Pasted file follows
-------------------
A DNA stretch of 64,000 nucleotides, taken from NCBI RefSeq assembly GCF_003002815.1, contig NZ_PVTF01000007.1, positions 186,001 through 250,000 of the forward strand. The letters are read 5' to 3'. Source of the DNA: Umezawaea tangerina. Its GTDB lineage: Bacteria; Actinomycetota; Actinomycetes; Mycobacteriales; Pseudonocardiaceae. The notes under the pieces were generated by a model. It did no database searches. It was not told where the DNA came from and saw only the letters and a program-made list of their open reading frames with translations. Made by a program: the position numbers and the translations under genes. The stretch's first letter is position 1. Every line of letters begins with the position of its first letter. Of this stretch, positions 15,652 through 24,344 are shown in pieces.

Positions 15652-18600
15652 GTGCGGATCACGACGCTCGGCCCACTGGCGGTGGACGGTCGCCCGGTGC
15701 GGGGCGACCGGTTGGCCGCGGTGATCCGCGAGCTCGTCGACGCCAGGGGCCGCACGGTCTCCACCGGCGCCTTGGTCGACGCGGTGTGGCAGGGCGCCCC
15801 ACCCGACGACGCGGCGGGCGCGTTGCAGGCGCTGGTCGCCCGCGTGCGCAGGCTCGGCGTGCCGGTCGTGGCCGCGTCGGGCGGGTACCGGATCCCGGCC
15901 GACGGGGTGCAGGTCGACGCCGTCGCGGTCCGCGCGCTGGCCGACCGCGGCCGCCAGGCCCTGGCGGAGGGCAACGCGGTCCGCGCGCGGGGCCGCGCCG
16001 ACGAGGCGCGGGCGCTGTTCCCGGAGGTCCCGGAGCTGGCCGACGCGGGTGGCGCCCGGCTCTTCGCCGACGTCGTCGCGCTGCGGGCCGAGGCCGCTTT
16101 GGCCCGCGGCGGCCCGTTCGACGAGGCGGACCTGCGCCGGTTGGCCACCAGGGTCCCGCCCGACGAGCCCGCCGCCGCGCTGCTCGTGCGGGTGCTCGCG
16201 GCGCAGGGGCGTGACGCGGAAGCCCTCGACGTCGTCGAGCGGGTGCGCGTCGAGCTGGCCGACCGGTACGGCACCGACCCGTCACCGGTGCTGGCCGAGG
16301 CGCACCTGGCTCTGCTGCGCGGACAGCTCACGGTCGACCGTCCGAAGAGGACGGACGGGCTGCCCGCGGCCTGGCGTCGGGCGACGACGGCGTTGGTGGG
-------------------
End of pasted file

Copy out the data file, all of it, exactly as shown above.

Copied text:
A DNA stretch of 64,000 nucleotides, taken from NCBI RefSeq assembly GCF_003002815.1, contig NZ_PVTF01000007.1, positions 186,001 through 250,000 of the forward strand. The letters are read 5' to 3'. Source of the DNA: Umezawaea tangerina. Its GTDB lineage: Bacteria; Actinomycetota; Actinomycetes; Mycobacteriales; Pseudonocardiaceae. The notes under the pieces were generated by a model. It did no database searches. It was not told where the DNA came from and saw only the letters and a program-made list of their open reading frames with translations. Made by a program: the position numbers and the translations under genes. The stretch's first letter is position 1. Every line of letters begins with the position of its first letter. Of this stretch, positions 15,652 through 24,344 are shown in pieces.

Positions 15652-18600
15652 GTGCGGATCACGACGCTCGGCCCACTGGCGGTGGACGGTCGCCCGGTGC
15701 GGGGCGACCGGTTGGCCGCGGTGATCCGCGAGCTCGTCGACGCCAGGGGCCGCACGGTCTCCACCGGCGCCTTGGTCGACGCGGTGTGGCAGGGCGCCCC
15801 ACCCGACGACGCGGCGGGCGCGTTGCAGGCGCTGGTCGCCCGCGTGCGCAGGCTCGGCGTGCCGGTCGTGGCCGCGTCGGGCGGGTACCGGATCCCGGCC
15901 GACGGGGTGCAGGTCGACGCCGTCGCGGTCCGCGCGCTGGCCGACCGCGGCCGCCAGGCCCTGGCGGAGGGCAACGCGGTCCGCGCGCGGGGCCGCGCCG
16001 ACGAGGCGCGGGCGCTGTTCCCGGAGGTCCCGGAGCTGGCCGACGCGGGTGGCGCCCGGCTCTTCGCCGACGTCGTCGCGCTGCGGGCCGAGGCCGCTTT
16101 GGCCCGCGGCGGCCCGTTCGACGAGGCGGACCTGCGCCGGTTGGCCACCAGGGTCCCGCCCGACGAGCCCGCCGCCGCGCTGCTCGTGCGGGTGCTCGCG
16201 GCGCAGGGGCGTGACGCGGAAGCCCTCGACGTCGTCGAGCGGGTGCGCGTCGAGCTGGCCGACCGGTACGGCACCGACCCGTCACCGGTGCTGGCCGAGG
16301 CGCACCTGGCTCTGCTGCGCGGACAGCTCACGGTCGACCGTCCGAAGAGGACGGACGGGCTGCCCGCGGCCTGGCGTCGGGCGACGACGGCGTTGGTGGG